I'm sorry. I'm being unfair. And quite guilty of the same offense that I'm levelling at all the good kids out there. I guess it's just part of the Toronto atmosphere; the haze of self-importance that can be quite distracting until it lets you in. Really, I don't think I've met a single person out there who was out-and-out rude or snobbish. Anyway, here's my story.

Nate and his band are playing the Cameron House in the back room. It's a fairly big deal; there's a couple opening acts and they have been expending effort to sell out the room. I'm there, of course. Christie and Miche are there. The House is out representin' for one of their own. Nate asked, very respectfully, this guy to open for him. Nate is usually not someone you equate with respectfulness. Not that he's arrogant; quite the opposite. Nate gets quite disdainful of people who take themselves too seriously. He's generally a caustic, sarcastic kind of personality. One of the reasons we're friends. Anyway: The first band comes onstage to set up; y'know, a generic sort of radio-punk band. (radio-punk vs. true punk: gel in hair vs. glue in hair; moderately fast rhythm vs. all-out d-beats, etc.) They're lookin' sharp, they spent time with their arrangement of clothes. Guitarist has more than one guitar onstage with him, and changes guitars to get a negligible difference in tone during the set. They have spent some time learning how to dance while playing. Y'know, average Toronto citizens who have picked up the aesthetic traits of Being In A Band. They finish the set. My prognosis: it takes a lot to impress me, and they have not. It's very generic. Nothing they've played has leapt out at me. At least they can all play in time. Whatever. They finish the set thusly: "this is going to be our last song! Thanks to all of you! Thanks to Run with the Kittens! (nate's band) We've got CDs, they're 10 dollars, we've got a website at www.*****.com, you can also sign up for out email list to find out when our next gig will be, check us out tuesday, we'll be playing at ******..... thanks again!" Again, let me say: enthusiastic young Torontonians, following through on what you gotta do to Have A Band. Whatever. These 'last song' lectures are pretty fucking commonplace.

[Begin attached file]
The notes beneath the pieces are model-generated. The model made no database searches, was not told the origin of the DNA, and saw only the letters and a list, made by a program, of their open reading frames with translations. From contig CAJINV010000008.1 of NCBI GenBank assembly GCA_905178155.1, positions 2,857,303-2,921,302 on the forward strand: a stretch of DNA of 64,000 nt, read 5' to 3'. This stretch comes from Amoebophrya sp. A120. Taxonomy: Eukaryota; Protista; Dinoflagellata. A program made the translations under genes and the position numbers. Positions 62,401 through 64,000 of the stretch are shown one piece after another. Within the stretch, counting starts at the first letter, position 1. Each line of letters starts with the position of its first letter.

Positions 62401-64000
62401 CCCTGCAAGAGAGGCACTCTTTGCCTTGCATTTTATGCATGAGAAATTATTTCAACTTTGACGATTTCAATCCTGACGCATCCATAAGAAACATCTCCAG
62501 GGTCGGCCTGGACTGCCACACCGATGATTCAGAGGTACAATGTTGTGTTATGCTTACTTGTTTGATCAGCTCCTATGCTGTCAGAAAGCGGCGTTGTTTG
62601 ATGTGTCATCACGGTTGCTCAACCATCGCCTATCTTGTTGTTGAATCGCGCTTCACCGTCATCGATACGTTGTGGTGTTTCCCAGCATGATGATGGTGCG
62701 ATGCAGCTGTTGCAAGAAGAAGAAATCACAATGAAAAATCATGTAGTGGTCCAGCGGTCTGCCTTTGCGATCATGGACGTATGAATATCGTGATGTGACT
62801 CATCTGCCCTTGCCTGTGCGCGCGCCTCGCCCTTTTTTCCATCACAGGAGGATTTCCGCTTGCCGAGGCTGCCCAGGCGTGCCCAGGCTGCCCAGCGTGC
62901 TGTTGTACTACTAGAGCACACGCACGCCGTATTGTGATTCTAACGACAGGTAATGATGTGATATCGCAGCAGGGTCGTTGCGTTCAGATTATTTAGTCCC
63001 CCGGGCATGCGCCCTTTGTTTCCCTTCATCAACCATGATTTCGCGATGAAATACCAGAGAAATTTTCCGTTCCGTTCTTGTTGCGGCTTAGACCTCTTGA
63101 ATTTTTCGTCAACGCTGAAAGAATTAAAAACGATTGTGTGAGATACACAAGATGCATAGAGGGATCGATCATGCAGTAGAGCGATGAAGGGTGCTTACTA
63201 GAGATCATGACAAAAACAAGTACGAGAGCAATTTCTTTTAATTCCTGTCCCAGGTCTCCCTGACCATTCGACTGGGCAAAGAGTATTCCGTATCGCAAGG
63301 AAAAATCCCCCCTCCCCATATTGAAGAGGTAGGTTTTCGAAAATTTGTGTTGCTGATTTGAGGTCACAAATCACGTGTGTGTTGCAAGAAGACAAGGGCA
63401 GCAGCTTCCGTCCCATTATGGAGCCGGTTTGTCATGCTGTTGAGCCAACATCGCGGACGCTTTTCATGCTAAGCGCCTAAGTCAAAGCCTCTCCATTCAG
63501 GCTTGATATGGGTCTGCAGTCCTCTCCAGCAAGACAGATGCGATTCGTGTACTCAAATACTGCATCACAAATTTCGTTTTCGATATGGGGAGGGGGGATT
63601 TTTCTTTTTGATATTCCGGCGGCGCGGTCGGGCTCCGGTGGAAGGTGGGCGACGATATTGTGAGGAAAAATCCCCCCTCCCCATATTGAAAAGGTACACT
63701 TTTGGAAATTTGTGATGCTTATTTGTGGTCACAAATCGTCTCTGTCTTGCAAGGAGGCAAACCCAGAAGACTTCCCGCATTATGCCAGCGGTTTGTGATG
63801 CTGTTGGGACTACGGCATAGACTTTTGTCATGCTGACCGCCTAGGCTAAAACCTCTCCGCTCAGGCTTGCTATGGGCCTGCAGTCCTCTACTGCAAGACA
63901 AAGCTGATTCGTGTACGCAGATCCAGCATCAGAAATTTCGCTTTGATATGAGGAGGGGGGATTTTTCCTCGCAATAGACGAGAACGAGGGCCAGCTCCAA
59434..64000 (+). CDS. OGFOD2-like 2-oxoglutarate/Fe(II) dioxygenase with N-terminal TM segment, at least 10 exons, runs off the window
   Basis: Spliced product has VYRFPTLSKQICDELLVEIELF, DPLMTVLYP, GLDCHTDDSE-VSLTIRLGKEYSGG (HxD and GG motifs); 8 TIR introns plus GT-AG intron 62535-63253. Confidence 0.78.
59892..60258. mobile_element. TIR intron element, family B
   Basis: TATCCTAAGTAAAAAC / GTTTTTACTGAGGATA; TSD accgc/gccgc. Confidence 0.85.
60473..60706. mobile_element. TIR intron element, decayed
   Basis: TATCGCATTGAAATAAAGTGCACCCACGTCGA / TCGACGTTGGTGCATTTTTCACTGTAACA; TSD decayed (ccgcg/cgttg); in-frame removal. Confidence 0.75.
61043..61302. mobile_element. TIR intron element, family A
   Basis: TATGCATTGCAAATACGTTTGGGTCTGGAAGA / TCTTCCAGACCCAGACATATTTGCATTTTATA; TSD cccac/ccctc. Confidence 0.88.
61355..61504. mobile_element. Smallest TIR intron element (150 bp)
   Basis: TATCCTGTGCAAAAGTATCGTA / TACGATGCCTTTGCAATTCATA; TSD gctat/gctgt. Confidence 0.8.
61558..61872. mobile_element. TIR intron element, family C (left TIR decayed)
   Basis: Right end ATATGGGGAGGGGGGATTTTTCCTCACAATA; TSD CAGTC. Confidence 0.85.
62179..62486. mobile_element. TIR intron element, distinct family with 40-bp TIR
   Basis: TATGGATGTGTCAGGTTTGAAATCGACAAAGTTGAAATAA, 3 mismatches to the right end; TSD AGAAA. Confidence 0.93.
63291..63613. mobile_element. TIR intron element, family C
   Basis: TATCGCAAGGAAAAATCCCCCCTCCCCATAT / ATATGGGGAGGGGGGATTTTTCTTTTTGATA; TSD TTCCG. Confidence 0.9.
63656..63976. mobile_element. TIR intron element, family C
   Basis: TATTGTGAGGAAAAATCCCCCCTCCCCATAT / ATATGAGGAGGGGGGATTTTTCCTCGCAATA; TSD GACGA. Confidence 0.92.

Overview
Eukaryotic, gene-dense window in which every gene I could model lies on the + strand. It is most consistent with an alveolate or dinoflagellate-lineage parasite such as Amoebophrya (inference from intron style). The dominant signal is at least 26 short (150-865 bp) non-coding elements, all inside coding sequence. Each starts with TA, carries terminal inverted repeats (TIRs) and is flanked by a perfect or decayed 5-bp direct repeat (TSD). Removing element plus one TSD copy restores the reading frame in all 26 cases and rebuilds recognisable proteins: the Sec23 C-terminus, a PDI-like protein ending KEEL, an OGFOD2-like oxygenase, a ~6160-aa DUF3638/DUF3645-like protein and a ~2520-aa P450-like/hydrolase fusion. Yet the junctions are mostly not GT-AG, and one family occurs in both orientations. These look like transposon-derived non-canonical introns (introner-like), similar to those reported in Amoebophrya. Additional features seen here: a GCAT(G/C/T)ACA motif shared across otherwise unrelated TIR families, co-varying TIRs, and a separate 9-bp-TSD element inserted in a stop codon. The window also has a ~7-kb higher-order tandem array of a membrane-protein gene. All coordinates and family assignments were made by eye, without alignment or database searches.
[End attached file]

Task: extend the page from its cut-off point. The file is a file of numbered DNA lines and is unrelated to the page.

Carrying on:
Next is Nate's friend. A little about this guy: Nate was kind of nervous that he wouldn't go over well. He calls himself the 'fisherman.' Why? He likes to fish. He's wearing a flannel shirt but no galoshes. He's probably in his late fifties. Drinking unobtrusively a whiskey tonic. He starts off kinda shy with a punched-up acoustic on his lap. Gets the whole souncheck situation smoothed out, and then sends the audience into shivers. The place is silent except for the tremendous applause in between songs. He casts a spell. His voice quavers with emotion, singing a song of friends passed on, and there's not a dry eye in the house. Christie turns to me, not during one of the songs mind you-- that would be sacriledge, and says something like "I think I'm in love." At the end of the set, which has felt like three dreamy hours, he says something to the effect of: "Thanks for listenin'. I'm called the fisherman, and if you want to reach me, I live about fifteen kilometres out of Orillia." Toronto is not known for being warm. But the audience sends him off with flurries of applause. They are begging a grandad to tell them one more story. It was a strange, regressive experience. You forget how to speak in any tone but one of wonder.
That poor Toronto band huddled their amps and guitars out of that bar and into some fuel-efficient car for a quiet drive home. Nate and the band were ecstatic, despite knowing full-well that they would have to play their asses off just to not be forgotten that night. They did, and they weren't, but the evening's toasts went to the Fisherman, who lives out of Orillia, if you want to reach him.